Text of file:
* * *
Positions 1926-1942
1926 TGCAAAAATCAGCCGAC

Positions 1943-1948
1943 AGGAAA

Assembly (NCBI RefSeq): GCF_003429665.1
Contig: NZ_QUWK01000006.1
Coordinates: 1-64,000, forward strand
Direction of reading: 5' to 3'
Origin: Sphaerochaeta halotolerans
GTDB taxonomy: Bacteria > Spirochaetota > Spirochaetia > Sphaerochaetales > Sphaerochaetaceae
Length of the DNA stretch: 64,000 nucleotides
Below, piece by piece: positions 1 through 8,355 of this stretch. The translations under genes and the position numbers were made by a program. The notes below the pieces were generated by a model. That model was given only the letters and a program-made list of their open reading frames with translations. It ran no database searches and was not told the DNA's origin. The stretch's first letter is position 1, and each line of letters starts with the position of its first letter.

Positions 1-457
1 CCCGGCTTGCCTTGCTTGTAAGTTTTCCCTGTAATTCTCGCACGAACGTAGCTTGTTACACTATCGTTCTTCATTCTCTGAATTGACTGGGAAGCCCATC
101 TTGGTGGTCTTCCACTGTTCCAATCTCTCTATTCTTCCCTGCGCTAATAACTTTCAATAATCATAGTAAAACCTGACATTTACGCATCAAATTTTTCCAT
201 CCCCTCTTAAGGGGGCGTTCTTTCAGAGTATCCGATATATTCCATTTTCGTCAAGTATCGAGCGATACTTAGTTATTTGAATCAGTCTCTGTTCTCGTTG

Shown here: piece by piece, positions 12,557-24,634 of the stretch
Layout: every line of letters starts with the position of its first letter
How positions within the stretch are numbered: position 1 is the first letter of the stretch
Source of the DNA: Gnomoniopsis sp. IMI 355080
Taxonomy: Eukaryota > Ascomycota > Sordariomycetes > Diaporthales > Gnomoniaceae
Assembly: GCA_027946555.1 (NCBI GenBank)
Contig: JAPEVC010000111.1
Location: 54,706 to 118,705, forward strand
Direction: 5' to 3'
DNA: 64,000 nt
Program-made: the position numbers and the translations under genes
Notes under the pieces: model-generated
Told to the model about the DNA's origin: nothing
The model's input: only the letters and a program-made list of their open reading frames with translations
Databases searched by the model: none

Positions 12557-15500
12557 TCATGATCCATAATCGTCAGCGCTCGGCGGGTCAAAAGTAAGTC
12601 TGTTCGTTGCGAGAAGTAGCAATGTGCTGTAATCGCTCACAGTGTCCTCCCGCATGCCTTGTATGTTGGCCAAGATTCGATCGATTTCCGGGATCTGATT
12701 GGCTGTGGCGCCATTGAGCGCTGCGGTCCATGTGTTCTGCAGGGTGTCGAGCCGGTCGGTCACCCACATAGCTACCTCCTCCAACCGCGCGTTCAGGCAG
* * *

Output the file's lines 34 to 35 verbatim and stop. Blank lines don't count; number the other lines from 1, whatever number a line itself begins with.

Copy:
12601 TGTTCGTTGCGAGAAGTAGCAATGTGCTGTAATCGCTCACAGTGTCCTCCCGCATGCCTTGTATGTTGGCCAAGATTCGATCGATTTCCGGGATCTGATT
12701 GGCTGTGGCGCCATTGAGCGCTGCGGTCCATGTGTTCTGCAGGGTGTCGAGCCGGTCGGTCACCCACATAGCTACCTCCTCCAACCGCGCGTTCAGGCAG